The need to focus on data is real today considering the amount of data that startups are collecting has grown exponentially over the past few years. However, the big question that plagues many of the founders’ include- at what stage of the journey should they start investing in a data team especially as it’s a  costly affair. 

Stellaris Venture Partners hosted a discussion recently led by experts who have handled data very effectively in their various roles and shared insights from their learnings.

The panel discussion was led by:

Gaurav Aggarwal – Ex-Head of data science, OLA 

Akash Saxena – CTO, Hotstar 

Jayesh Sidhwani – Director of Engineering, Hotstar 

Deepak Singh – Growth, Flipkart; ex-Director of Growth, MX Player 

We invited a curated set of 30 people (Founders, CTOs, Engineering heads, Data scientists) who had shown interest in the event, and who had sent us questions related to data science in advance. Deepak moderated the panel discussion, addressing the questions asked in advance by the audience, as well as adding more questions based on his experience.

Here’s an overview of the event

Deepak: Why do you think startups need data science or a data science team?

Panel: It is important to set the foundation right. As long as you’ll have a product or considerable amount of data to deal with in the future, you’ll need to think about data science from day zero. If you don’t focus on getting the data quality right from early on, you’ll end up paying a significant price later for data engineering and getting the data quality right. 

Deepak: How can data teams start small in the early days?

Panel: In the beginning you don’t necessarily need a data scientist, you can start with the basics like building the processes of collecting data and making sure that your data is of good quality. Also, initially, starting with Excel sheets is just fine. One should focus on tools and building complex systems only when absolutely necessary.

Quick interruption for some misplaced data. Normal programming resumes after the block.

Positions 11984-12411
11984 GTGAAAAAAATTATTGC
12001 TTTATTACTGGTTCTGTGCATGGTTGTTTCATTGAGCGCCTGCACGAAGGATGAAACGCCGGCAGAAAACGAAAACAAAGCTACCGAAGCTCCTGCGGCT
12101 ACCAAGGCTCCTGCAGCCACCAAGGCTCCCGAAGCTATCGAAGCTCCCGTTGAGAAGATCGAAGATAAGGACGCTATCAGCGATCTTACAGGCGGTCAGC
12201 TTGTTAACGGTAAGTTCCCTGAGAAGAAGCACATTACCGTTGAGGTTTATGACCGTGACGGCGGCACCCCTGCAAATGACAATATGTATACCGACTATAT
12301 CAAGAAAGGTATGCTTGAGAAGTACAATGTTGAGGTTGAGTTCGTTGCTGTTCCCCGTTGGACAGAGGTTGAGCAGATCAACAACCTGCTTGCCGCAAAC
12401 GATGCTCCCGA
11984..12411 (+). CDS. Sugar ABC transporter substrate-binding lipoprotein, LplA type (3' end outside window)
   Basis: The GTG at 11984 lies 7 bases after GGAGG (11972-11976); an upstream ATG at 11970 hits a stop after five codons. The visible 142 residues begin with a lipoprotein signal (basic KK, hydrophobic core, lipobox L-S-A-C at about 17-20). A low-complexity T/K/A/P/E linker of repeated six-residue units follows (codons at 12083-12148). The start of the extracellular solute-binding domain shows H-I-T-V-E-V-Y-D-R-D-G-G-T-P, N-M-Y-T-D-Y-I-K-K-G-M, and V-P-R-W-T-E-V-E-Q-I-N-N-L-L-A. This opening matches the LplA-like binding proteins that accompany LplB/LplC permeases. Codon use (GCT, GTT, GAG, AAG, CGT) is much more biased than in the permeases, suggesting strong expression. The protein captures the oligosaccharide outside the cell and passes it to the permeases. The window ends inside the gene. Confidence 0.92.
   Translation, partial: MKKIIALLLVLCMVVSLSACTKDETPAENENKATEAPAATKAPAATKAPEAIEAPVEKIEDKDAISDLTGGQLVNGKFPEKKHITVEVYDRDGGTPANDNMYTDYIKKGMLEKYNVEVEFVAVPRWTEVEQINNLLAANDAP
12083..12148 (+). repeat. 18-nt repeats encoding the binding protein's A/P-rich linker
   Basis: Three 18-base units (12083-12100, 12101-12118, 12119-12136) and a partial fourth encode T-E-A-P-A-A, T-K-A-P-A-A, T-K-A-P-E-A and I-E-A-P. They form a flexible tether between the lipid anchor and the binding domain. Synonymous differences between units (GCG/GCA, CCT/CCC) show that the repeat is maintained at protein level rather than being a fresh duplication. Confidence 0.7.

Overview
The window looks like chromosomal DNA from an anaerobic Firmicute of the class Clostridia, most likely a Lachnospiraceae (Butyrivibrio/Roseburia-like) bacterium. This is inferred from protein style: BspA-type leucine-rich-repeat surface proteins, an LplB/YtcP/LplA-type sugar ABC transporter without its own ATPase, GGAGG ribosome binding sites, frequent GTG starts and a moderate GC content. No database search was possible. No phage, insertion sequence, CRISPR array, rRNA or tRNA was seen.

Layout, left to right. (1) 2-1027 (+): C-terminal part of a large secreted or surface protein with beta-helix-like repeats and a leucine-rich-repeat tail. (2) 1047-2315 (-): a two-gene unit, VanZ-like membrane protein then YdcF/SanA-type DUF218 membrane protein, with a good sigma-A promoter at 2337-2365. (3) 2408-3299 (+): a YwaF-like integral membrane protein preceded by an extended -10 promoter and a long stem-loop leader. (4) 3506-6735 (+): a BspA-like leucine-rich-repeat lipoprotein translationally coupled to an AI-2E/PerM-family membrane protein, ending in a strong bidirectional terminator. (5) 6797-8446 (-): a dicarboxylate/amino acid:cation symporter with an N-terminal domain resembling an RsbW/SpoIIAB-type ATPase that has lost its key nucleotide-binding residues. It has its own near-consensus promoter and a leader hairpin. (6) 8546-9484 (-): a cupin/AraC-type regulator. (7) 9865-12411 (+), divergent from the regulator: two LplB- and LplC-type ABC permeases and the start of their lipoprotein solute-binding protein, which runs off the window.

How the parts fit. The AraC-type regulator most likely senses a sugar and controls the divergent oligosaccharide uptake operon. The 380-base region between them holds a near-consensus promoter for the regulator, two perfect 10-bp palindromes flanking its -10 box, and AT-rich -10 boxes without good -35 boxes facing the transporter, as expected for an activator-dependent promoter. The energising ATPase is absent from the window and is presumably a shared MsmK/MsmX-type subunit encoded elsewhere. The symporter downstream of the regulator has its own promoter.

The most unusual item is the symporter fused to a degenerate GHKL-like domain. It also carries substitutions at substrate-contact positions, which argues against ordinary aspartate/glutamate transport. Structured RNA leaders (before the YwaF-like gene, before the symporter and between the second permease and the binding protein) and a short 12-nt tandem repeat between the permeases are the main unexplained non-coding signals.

Deepak: What should be the initial team composition?

Panel: Before hiring any researcher or ML people in the team, make sure that your data is clean and available for queries with minimum latency. For that you’ll need to first build the data platform team with data engineers. This needs to be followed by ML engineers with whom you can initially work on a consulting basis, and then onboard them full time when you need to. And finally, you’ll need to hire data product managers for productization of the data.

Deepak: What should you look for in the first hire of your data science team?

Panel: Your first data hire should have strong first principles. If the founders are not data / ML people, it is absolutely important to get someone who has done this before. A lot of measures in data science are about basic hygiene and new people may not realize their mistakes until it is too late. Hence, someone with data background / experience should be preferred.

Deepak: Are there any trade-offs between using a Saas tool in the beginning which offers auto ML & data warehousing solutions vs hiring a good person and doing it on your own?

Panel: If the nature of the business includes analyzing the numbers and you don’t have to run heavy algorithms or optimization, then using a SaaS tool can work. However, it would be difficult if you have optimization and modeling requirements. That is because existing tools are not very mature when it comes to more complex requirements – while Google and Amazon are trying to sell their ML on their clouds, not many people can use them well. Eventually these tools will mature to the required standard, but as of now, probably there is a gap between requirement and offering out there. Net net, you’ll still need a person and we would highly recommend that.

Deepak: How do you evaluate the ROI of a data science project?